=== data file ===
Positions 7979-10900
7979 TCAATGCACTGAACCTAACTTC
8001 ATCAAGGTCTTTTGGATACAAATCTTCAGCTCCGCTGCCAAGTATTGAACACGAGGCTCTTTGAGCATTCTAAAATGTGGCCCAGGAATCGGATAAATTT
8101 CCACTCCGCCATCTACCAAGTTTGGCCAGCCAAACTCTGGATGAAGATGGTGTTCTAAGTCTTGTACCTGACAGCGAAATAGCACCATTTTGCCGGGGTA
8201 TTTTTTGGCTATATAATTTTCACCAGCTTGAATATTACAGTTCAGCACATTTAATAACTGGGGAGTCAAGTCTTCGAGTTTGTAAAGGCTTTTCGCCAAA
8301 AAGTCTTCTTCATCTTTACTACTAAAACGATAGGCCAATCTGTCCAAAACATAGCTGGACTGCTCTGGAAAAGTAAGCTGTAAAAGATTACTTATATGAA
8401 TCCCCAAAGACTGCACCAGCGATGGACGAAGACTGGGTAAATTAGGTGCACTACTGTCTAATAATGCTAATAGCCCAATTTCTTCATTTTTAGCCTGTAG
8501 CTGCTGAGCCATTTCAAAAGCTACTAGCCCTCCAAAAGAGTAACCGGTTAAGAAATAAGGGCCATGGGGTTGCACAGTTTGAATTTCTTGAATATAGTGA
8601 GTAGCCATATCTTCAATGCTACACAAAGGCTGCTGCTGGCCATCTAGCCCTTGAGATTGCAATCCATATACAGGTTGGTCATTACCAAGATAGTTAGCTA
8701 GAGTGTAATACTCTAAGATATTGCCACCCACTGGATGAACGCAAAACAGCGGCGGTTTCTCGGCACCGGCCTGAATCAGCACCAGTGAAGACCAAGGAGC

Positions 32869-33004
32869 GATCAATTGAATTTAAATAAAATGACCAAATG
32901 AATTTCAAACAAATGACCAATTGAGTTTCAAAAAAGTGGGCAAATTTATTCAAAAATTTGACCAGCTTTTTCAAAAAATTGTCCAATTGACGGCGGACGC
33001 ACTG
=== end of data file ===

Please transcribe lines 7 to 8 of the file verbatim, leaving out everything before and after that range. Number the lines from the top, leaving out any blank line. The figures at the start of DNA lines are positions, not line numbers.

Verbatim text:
8401 TCCCCAAAGACTGCACCAGCGATGGACGAAGACTGGGTAAATTAGGTGCACTACTGTCTAATAATGCTAATAGCCCAATTTCTTCATTTTTAGCCTGTAG
8501 CTGCTGAGCCATTTCAAAAGCTACTAGCCCTCCAAAAGAGTAACCGGTTAAGAAATAAGGGCCATGGGGTTGCACAGTTTGAATTTCTTGAATATAGTGA